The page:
Some of the world's last remaining woolly mammoths literally died of thirst, according to a new study published in the Proceedings of the National Academy of Sciences. The ancient animals were still living on a small island off the coast of Alaska until about 5,600 years ago—or 5,000 or so years after most woolly mammoths had died off, the Alaska Dispatch News reports. The study concludes it was a lack of fresh water that finally did in the holdouts on St. Paul Island. According to the BBC, rising ocean levels at the end of the Ice Age not only shrank the woolly mammoths' island home, but inundated freshwater reservoirs with seawater.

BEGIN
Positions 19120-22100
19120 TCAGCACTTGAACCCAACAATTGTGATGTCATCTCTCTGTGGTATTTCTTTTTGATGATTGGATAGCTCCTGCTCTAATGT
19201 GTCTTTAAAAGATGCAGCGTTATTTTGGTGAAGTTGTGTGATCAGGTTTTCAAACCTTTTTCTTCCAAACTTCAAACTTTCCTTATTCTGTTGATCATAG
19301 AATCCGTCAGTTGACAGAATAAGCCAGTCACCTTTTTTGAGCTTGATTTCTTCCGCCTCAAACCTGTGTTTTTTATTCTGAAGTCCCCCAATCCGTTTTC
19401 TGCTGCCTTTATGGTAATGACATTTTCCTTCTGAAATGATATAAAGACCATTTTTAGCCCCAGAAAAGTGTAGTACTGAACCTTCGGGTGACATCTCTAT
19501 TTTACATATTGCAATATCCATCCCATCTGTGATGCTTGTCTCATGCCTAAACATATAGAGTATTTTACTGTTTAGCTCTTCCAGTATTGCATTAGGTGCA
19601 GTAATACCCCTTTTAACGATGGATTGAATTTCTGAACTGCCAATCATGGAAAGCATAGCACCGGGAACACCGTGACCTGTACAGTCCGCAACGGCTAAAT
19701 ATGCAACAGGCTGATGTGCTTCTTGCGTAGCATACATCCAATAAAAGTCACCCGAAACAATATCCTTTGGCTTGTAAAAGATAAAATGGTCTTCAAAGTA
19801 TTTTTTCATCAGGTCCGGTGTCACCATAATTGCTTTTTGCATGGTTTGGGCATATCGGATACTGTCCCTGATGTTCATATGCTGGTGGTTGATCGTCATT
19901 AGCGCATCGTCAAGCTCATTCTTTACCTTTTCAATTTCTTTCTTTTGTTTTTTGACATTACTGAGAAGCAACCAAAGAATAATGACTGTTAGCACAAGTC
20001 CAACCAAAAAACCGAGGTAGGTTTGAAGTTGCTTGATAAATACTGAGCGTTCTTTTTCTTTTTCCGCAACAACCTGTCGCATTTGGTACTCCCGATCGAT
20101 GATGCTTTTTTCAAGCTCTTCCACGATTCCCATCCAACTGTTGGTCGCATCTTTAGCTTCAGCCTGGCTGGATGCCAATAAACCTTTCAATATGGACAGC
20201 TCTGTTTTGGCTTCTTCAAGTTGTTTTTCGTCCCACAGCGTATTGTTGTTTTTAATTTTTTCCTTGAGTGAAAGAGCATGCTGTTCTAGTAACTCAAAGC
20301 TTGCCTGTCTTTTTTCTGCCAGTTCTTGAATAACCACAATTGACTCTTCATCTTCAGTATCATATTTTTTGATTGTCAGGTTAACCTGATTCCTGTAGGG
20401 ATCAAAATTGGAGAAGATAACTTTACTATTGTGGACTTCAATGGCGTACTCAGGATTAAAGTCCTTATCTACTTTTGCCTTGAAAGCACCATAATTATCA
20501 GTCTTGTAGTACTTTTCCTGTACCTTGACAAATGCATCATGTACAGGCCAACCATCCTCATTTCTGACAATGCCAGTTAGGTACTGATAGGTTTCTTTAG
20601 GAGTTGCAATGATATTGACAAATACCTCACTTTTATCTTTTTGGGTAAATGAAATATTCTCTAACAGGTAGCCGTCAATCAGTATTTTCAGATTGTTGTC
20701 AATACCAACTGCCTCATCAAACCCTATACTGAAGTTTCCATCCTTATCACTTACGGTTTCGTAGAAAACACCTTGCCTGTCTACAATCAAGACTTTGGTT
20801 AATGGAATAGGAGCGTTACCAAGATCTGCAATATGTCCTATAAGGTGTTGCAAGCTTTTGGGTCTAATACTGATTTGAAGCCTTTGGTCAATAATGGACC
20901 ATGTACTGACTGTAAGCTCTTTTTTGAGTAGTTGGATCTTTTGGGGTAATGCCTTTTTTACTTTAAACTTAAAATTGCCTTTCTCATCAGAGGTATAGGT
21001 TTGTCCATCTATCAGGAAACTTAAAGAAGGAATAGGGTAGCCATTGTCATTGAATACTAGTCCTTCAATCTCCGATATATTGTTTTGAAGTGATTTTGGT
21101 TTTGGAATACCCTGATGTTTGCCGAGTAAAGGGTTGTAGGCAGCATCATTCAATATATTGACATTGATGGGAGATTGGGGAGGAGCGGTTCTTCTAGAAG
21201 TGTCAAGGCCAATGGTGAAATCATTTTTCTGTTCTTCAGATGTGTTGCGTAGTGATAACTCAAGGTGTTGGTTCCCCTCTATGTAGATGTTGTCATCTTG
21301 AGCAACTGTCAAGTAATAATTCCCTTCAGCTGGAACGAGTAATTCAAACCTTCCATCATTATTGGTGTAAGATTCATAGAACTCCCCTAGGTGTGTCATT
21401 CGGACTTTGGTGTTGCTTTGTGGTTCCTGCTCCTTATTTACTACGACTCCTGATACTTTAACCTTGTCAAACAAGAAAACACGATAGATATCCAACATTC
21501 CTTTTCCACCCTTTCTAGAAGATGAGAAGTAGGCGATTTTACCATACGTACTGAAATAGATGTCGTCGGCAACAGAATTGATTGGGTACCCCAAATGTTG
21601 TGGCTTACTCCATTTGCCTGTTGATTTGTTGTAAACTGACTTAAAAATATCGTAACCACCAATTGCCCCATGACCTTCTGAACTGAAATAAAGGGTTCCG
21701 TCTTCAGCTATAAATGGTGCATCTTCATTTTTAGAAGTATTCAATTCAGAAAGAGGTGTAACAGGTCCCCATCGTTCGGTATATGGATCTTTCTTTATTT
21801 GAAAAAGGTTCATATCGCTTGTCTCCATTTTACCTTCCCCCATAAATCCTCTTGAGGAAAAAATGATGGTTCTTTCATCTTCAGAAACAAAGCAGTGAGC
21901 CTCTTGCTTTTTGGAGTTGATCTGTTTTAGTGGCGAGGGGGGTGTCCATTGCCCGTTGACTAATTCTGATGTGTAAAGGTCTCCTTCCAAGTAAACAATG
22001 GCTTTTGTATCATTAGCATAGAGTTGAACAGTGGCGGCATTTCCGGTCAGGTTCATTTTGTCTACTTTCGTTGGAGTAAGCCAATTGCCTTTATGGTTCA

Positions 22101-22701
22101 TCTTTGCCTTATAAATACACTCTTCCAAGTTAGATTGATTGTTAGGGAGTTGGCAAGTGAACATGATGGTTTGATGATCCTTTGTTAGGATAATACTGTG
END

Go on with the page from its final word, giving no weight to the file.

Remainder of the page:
The study's author, Russ Graham, tells the Guardian there were probably only two watering holes left for the mammoths at the end, and those were shallower and saltier than before. The problem was exacerbated by more mammoths crowding around fewer water sources, trampling vegetation and eroding sediment into the water. Modern elephants can drink more than 50 gallons of water per day; woolly mammoths would likely have needed even more to keep their hairy bodies cool in a warming climate. With little fresh water left, the St. Paul mammoths were likely killed off by heat stress and dehydration. A professor at the Swedish Museum of Natural History says the study likely makes the mammoths' demise the "most well-described and best understood prehistoric extinction event." (A Michigan farmer was shocked to discover a giant mammoth on his property.)